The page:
It's a girl!
"BTD" (bacon, tomato and devon) is a CD of our own arrangements of traditional Northern Italian folk songs, as learnt from listening to archival interviews with Italian migrants in Australia. It's not as scary as it sounds. There's something for everyone, especially fans of a good whistling solo and enthusiasts of a good chicken impersonation (John Warner 'ware!). Other fascinating details to listen out for include a hot ukulele solo, a song about smoking taught to a small boy by some nuns, an accordion which sounds remarkably like two clarinets and a solo by young Isobel Andrews and her friends.
The project came about when Rob Willis sent us a few songs on CD. He like sto do this when he unearths something interesting in his travels collecting stories and songs around the country. I have a full set of twelve from him - they make very attractive drinks coasters and they scare the birds. Oh - and they inspired us to make a CD too.
Some of the songs on the CD are very well known in Northern Italy and in fact all over the country. Others are undiscovered gems. It's satisfying to release these songs knowing that very few songs from the NORTH of Italy have made it on the Australian folk radar. The songs we generally hear are from the South, and if you're not sure what the difference is, I dare you to pop into the Australian Calabrese Association*, select a patron at random, and tell them they bear a strinking resemblance to your cousin from Venice. Make sure there are no chairs in the room.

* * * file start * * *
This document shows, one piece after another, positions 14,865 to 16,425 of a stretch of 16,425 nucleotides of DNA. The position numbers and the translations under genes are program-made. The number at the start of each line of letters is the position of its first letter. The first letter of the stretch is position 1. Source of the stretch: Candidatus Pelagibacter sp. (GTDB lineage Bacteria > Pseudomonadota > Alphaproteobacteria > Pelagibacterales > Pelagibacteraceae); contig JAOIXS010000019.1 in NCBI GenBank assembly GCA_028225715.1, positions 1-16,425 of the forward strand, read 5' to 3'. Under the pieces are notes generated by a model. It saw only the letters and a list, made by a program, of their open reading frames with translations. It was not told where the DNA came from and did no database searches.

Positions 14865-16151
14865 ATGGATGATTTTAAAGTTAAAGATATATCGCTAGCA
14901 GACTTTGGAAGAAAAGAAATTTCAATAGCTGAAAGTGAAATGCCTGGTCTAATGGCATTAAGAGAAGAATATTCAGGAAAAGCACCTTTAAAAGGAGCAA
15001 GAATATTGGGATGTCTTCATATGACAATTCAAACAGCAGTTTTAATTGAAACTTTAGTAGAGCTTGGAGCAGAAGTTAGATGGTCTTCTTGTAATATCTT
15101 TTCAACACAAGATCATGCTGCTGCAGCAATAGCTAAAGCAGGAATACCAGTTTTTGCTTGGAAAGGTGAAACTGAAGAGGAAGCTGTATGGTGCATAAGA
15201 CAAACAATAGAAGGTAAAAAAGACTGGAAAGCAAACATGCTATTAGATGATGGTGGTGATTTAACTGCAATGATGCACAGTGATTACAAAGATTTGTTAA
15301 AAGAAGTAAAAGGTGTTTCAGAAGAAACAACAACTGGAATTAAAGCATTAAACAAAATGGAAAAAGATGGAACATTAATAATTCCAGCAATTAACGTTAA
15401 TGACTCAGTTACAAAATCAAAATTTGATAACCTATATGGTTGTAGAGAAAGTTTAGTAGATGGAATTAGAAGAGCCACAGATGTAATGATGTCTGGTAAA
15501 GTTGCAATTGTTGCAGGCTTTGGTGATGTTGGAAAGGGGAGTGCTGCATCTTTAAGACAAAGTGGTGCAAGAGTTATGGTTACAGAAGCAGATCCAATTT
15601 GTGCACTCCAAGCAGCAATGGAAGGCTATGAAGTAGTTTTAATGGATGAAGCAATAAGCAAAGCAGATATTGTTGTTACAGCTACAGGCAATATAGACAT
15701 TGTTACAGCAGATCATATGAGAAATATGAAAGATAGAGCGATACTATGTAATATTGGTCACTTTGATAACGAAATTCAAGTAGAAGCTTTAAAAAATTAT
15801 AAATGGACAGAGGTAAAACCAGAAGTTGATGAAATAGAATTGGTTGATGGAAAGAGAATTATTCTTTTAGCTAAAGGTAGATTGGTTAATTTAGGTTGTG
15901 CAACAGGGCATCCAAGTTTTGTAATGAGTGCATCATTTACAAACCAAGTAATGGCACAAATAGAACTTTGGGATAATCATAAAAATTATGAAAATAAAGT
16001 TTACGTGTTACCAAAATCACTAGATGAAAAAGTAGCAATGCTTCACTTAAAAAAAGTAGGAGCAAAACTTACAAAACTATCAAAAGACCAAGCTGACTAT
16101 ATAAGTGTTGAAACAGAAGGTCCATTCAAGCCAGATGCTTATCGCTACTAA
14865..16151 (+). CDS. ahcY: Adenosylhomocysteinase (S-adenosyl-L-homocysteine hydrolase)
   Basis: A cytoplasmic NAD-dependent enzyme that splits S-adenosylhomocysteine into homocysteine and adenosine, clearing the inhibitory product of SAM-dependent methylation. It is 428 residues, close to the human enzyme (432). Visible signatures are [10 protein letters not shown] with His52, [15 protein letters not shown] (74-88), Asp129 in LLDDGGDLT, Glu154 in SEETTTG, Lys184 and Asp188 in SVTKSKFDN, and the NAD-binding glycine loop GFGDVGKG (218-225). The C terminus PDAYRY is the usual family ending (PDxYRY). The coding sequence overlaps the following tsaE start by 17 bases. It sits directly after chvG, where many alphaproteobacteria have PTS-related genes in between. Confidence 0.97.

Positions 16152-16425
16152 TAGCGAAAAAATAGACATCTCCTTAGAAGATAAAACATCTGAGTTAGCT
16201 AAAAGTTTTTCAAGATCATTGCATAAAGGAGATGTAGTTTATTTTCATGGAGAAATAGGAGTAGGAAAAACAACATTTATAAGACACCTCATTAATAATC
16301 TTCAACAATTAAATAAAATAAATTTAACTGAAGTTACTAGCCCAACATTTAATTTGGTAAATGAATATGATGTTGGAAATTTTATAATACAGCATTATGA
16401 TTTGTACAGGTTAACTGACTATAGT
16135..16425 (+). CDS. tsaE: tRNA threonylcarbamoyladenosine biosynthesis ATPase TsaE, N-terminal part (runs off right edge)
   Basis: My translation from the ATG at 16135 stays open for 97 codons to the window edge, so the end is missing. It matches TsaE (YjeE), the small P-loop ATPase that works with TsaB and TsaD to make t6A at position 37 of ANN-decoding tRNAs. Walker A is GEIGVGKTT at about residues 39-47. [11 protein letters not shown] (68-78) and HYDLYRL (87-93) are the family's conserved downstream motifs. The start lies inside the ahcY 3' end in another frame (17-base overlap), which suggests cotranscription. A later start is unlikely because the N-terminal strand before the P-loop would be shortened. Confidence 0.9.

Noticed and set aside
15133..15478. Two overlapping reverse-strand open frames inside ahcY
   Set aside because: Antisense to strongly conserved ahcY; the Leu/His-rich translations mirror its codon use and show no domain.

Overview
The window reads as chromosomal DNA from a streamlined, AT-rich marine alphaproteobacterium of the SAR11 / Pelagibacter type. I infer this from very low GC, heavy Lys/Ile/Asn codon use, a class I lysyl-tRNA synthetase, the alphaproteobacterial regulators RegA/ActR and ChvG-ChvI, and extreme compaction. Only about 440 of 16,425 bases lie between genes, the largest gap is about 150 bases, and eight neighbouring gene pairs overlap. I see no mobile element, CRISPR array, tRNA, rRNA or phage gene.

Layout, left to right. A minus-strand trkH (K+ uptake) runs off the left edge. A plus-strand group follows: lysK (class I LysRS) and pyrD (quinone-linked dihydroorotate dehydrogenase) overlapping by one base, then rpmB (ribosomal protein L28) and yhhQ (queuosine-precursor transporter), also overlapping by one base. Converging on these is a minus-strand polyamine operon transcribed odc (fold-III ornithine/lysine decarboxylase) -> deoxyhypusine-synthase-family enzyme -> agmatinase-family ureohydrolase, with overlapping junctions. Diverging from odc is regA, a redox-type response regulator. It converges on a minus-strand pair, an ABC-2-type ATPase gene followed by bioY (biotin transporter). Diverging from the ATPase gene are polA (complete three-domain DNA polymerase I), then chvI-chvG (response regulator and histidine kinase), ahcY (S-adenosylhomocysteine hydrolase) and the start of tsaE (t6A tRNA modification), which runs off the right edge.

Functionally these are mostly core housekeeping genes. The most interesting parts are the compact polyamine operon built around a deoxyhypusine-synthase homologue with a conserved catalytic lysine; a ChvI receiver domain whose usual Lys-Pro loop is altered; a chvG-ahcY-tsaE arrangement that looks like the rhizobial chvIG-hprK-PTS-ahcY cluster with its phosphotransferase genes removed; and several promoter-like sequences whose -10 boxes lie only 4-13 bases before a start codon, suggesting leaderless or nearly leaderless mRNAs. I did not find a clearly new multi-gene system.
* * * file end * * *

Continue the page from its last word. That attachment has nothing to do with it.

As for the difference in the music between north and south - I'm sure many theses have been written on the subject and what would we know anyway, we're just a bunch of Aussies who listen to Tom Waits a lot. There is an obvious difference in the dialects. There are a lot of songs about going off to war (the North is closer to the European battlefields of WW I and II). There are a lot of love songs in waltz time. They sing about smoking a lot so it must be cultural.**
The CD itself was recorded in a twelve hour session at Q Studios. The Beatles recorded "Please Please Me" in the same amount of time in 1962. Just Worth Noting. Our George Martin was the Great David Gilfillan, our engineer Michelle Barry. Afterwards we all went out and got smashed.**
The CD holds hidden delights, revealed only by inserting it into one's computer. There are lyrics, translations and a little story on each song - how we came to it, where it comes from, etc.
After a launch at the National Folk Festival we plan to launch it in Sydney and hopefully take it to Italy next year. Stay tuned. And by all means make someone very happy by purchasing one as a birthday gift, a graduation pressie, or a spontaneous show of affection.
* I don't think there's such a thing.
** I invite you to smell a rat. Figuratively, or literally if that's your thing.